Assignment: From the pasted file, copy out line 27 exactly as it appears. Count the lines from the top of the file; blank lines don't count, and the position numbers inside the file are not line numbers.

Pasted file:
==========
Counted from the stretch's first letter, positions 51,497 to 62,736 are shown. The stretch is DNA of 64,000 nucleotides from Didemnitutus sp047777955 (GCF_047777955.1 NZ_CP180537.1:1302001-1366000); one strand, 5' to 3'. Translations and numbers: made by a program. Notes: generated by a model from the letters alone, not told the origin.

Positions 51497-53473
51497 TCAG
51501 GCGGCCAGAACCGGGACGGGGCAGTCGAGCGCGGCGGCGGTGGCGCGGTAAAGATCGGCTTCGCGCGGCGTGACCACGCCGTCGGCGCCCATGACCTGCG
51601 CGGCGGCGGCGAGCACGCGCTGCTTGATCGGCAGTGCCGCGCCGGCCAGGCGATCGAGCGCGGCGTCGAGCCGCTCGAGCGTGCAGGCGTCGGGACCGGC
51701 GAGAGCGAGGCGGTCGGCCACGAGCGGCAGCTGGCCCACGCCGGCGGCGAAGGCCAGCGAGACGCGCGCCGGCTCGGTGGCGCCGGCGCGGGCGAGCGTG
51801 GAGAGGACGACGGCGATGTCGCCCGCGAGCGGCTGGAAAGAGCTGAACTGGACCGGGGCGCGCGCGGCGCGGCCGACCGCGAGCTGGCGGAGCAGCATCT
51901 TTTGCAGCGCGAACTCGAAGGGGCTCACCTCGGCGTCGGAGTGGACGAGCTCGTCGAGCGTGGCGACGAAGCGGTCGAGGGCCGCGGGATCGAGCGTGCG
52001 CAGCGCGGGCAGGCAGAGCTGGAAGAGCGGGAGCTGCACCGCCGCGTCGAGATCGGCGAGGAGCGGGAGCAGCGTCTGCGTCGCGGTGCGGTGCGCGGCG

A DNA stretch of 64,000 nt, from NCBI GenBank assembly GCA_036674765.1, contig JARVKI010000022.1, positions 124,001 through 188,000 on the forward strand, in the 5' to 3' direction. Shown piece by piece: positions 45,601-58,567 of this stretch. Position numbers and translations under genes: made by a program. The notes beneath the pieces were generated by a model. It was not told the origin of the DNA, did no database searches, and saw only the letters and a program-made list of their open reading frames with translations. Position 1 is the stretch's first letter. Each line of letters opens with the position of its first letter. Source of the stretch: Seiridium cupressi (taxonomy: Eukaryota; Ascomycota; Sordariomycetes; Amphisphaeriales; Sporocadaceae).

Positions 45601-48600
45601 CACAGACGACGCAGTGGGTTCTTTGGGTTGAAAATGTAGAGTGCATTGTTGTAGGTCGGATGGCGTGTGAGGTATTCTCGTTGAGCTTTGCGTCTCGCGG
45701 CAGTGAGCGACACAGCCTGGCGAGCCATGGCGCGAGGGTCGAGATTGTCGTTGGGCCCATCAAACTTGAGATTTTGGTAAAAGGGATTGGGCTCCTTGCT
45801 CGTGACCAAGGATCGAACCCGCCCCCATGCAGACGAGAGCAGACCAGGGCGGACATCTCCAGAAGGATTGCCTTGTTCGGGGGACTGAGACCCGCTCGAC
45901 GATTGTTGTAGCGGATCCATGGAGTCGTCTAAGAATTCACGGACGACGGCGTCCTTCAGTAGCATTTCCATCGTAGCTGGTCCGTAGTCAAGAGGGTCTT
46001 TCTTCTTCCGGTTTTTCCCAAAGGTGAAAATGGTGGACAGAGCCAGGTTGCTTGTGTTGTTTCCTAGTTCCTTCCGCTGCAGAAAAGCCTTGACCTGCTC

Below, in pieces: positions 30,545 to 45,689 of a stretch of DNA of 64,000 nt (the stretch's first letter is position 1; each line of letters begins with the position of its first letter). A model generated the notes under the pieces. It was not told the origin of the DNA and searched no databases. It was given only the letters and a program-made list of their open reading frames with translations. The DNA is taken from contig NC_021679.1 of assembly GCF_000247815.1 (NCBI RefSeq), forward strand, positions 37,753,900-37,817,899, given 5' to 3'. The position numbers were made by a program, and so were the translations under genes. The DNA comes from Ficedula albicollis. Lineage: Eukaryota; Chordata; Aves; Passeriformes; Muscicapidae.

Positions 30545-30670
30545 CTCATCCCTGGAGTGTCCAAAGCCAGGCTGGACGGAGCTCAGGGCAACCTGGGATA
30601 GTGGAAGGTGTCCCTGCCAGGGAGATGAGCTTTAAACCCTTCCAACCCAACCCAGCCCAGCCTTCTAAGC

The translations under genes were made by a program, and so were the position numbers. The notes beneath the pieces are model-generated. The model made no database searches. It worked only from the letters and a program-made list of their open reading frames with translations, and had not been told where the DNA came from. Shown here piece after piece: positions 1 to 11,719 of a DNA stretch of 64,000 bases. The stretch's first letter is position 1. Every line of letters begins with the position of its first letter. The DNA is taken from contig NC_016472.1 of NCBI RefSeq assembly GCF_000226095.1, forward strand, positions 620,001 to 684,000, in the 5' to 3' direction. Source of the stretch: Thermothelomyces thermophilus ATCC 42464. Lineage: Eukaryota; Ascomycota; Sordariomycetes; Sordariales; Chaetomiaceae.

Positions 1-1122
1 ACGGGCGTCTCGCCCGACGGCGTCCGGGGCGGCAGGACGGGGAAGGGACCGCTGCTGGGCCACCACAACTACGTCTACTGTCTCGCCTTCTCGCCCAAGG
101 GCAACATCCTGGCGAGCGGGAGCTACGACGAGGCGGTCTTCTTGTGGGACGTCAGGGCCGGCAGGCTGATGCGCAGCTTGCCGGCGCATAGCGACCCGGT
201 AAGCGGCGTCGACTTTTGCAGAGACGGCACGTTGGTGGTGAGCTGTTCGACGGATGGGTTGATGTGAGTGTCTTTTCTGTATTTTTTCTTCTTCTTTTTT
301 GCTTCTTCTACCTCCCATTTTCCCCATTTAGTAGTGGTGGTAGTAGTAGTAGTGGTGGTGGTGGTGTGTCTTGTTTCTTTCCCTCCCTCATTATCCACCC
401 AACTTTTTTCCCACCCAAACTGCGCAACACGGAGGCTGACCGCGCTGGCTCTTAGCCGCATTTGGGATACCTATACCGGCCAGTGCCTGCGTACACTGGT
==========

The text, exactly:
401 AACTTTTTTCCCACCCAAACTGCGCAACACGGAGGCTGACCGCGCTGGCTCTTAGCCGCATTTGGGATACCTATACCGGCCAGTGCCTGCGTACACTGGT